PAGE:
Round 6, Pick 197: Darrynton Evans, RB, Appalachian State.

This is just something that I believe in, but if I was a general manager in the NFL I would draft a running back every single year. I don’t care if I have Saquan Barkley, I’m drafting a running back every year because it is the most replaceable position, and there are a ton of them that can play. In 2020 the Bears have to lean on the running game more than they have. Trubisky can be the quarterback, but he can’t be the quarterback that takes on all the pressure. The Bears need to take notes from the 49ers, and Ravens, and become a power running team. Montgomery should be the every down back, but backing him up is Tarik Cohen, who needs to be utilized better on sweeps, options, and screens. Now you have Darrynton Evans who is the sleeping giant of this draft. If Evans catches you in open space, you’re going to need to throw a brick wall at him to take him down. Explosive, quick, and accelerates through any hole he can find. Montgomery, Cohen, and Evans is a well balanced attack on the ground, then you bring in The Secret Weapon aka Cordarrelle Patterson, and the Bears in just one offseason can turn into an offense with one of the best running games in football.

Round 6, Pick 201: Jeremy Chinn, S, Southern Illinois.

Now we get to my favorite stories of every draft and it’s the small school wonders. A Southern Illinois guy getting drafted. Unheard of! Chinn is the real deal. Long, lengthy, and a guy that isn’t afraid to go all out for the pick. In his college career, Chinn may not have played against the best competition, but Chinn dominated the competition that he was up against. 4 years, Chinn recorded 14 interceptions, and 4 forced fumbles. What makes him even more fascinating is that Chinn can play safety just as well as cornerback. Being a versatile threat, being lengthy, being physical against the pass and the run, if Chinn lives up to the potential that I believe he has the Bears can have one of the most dangerous defenses that can lead them to a Super Bowl.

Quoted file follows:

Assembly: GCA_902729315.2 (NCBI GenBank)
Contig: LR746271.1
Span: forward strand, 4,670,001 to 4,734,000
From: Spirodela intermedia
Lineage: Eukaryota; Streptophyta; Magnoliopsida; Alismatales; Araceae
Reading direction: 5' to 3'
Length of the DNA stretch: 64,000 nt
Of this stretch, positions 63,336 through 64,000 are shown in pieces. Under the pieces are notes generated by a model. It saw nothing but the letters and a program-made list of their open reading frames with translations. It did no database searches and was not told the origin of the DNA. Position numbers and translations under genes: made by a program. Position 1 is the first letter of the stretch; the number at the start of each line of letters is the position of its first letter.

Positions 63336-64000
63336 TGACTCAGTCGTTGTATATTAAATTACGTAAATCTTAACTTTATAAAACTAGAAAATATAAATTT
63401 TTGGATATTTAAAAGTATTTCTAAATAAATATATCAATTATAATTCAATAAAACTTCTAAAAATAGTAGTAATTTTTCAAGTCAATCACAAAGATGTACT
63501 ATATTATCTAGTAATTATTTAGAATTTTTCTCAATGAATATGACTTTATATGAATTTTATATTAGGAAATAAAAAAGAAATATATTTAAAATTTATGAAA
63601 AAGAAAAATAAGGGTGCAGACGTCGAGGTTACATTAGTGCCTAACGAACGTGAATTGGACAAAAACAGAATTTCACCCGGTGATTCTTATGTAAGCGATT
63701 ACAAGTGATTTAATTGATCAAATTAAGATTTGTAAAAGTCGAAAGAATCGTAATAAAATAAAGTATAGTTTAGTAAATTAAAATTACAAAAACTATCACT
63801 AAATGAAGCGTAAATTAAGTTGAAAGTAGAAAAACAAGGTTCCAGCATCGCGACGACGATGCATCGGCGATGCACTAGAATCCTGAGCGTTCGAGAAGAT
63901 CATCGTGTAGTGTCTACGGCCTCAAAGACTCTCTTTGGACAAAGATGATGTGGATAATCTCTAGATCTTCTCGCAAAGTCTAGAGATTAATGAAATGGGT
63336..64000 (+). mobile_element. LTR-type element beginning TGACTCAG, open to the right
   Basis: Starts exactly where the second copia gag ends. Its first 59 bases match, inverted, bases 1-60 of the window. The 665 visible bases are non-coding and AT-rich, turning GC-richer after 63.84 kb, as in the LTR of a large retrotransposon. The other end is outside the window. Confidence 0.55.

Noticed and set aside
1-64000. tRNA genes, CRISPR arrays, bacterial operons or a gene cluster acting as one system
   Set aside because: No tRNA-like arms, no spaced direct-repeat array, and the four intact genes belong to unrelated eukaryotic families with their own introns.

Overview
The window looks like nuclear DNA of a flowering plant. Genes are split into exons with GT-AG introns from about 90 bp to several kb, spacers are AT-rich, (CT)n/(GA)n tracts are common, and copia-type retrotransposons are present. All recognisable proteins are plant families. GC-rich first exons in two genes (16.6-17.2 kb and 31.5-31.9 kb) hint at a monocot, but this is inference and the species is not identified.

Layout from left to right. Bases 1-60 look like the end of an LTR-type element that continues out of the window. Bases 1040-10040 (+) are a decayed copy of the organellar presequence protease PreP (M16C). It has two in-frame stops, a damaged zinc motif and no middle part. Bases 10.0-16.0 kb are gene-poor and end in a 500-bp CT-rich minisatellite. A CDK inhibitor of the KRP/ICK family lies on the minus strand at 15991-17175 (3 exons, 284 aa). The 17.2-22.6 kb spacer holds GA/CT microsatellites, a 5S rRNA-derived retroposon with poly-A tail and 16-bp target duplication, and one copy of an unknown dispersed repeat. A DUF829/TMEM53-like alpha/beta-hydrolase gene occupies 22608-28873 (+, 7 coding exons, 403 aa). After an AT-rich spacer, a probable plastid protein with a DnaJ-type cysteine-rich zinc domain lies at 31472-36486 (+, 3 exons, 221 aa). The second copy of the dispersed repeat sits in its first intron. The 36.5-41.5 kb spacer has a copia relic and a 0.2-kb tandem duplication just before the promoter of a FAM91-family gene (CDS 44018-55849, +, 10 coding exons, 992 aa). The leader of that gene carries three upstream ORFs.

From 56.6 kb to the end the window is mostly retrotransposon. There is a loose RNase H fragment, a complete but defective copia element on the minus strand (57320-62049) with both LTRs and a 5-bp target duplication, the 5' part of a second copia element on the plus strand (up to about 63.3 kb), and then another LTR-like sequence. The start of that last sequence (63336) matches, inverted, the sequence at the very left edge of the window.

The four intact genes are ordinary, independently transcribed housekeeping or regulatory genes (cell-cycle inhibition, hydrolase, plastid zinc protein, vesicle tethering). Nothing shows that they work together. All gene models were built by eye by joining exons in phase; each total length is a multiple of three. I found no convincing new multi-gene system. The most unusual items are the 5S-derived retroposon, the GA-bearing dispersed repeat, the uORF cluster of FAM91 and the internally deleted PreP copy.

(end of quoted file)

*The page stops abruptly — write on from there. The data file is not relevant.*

Round 7, Pick 234: Dante Olson, ILB, Montana.

Another small school wonder, and in the 7th round a raw prospect like Dante Olson is too good to pass up. Bears need depth at the linebacker position. I’m expecting Nick Kwiatkowski to get a big contract from another team with a greater need at the position and more cap space, and although I believe the Bears will bring back Danny Trevathan, he is getting older, and the injury history is starting to pile up. Dante Olson is the right man to learn behind the likes of Trevathan, Kevin Pierre-Lewis, and Roquan Smith. Olson’s collegiate career was impressive: 397 tackles, 26 tackles for loss, 11.5 sacks, 3 interceptions, 9 pass deflections, and 5 forced fumbles. Olsen is a big hitter, with great instincts which helps him in coverage and to make up for decent speed. Other than all of those traits, the one thing I love about Olsen is his heart. I get it, I sound like a meatball, whatever. Watch Olson play for the Montana Grizzlies, and you’re going to love how he’s flying around always trying to make a play. You always need someone like this in your locker room. Olson is the energizer. He lights a spark on the field and gets the guys going. I’m praying the Bears take a chance on Olson, and if they don’t I’ll be keeping a close eye on him wherever he goes when training camp begins.